Pranlukast inhibits NF-κB activation in human monocytes/macrophages and T cells


Takashi Ichiyama, Department of Pediatrics, Yamaguchi University School of Medicine, 1-1-1 Minamikogushi, Ube, Yamaguchi 755–8505, Japan. E-mail:


Background Pranlukast is a leukotriene 1 (LT1) receptor antagonist and is effective against bronchial asthma. Pranlukast inhibits contraction of the tracheal muscle, and thereby antagonizes the binding of LTC4, LTD4 and LTE4. However, the action of pranlukast on monocytes/macrophages and T cells is unknown.

Objective We examined whether or not pranlukast inhibits TNF-α-induced activation of nuclear transcription factor NF-κB, a factor that is essential for the expression of proinflammatory cytokines, on human monocytic 1.3% dimethylsulphoxide (DMSO)-differentiated U-937 cells, which have cysteinyl LT1 (CysLT1) receptors on their membranes, and T cells (Jurkat), which do not.

Methods We examined whether or not LTC4, LTD4 or LTE4 induced NF-κB activation in 1.3% DMSO-differentiated U-937 cells by Western blotting. The inhibitory effects of pranlukast and MK-571, which is an LTD4 receptor-selective antagonist, on TNF-α-induced NF-κB activation was evaluated by Western blotting and flow cytometry, and those on lipopolysaccharide (LPS)-induced interleukin-6 (IL-6) production in peripheral blood mononuclear cells (PBMC) were evaluated by enzyme-linked immunosorbent assaying.

Results LTC4, LTD4 or LTE4 did not induce NF-κB activation in 1.3% DMSO-differentiated U-937 cells. Western blotting demonstrated that 10−5 M pranlukast inhibits NF-κB activation in 1.3% DMSO-differentiated U-937 and Jurkat cells by about 40% & 30%, respectively. Flow cytometry demonstrated that pranlukast and MK-571 inhibit NF-κB activation in 1.3% DMSO- differentiated U-937 and Jurkat cells in a dose-related manner. Moreover, 10−5 M pranlukast and MK-571 inhibited LPS-induced IL-6 production in PBMC by about 65% and 15%, respectively.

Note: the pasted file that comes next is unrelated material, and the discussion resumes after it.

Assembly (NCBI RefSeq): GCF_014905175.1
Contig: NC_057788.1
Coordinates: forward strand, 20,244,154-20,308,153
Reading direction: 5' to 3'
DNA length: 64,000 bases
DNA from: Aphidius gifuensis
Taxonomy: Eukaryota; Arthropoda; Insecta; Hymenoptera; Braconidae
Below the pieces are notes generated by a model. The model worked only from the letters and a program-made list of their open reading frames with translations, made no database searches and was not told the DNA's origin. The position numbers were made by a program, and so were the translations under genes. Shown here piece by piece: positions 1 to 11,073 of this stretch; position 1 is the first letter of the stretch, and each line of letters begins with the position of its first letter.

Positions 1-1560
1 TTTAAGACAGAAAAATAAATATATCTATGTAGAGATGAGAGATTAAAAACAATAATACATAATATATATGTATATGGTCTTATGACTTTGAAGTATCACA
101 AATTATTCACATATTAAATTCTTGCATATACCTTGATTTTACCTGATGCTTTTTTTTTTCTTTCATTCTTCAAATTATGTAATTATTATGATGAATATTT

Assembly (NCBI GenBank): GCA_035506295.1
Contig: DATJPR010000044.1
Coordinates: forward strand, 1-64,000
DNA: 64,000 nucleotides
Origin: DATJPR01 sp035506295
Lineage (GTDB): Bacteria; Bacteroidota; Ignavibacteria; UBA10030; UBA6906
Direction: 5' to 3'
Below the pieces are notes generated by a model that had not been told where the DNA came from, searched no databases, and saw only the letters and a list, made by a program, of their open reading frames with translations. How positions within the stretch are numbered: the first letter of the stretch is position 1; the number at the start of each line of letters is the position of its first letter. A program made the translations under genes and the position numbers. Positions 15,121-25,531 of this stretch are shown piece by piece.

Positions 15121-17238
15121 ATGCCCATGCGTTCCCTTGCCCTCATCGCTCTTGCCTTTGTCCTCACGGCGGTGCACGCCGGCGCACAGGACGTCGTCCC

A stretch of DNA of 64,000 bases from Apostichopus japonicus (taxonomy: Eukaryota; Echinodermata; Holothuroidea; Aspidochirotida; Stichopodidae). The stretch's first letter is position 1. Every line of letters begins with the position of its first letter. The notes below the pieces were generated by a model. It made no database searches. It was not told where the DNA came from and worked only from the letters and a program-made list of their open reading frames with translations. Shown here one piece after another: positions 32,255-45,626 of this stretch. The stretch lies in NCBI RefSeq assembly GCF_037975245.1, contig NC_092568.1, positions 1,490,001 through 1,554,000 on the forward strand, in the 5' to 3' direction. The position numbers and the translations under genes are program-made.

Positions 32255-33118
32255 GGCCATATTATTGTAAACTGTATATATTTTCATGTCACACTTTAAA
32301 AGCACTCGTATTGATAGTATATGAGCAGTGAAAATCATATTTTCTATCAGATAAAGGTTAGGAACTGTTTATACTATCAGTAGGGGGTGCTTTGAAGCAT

Conclusion Pranlukast and MK-571 partially inhibited NF-κB activation in 1.3% DMSO- differentiated U-937 and Jurkat cells, and IL-6 release in PBMC. These findings are consistent with the idea that, independently of CysLT1 receptor antagonism, micromolar concentrations of pranlukast suppress the production of proinflammatory cytokines via inhibition of NF-κB activation in monocytes/macrophages and T cells, but the contribution of this effect to the anti-inflammatory activity of pranlukast at oral therapeutic doses in asthmatic patients is unclear.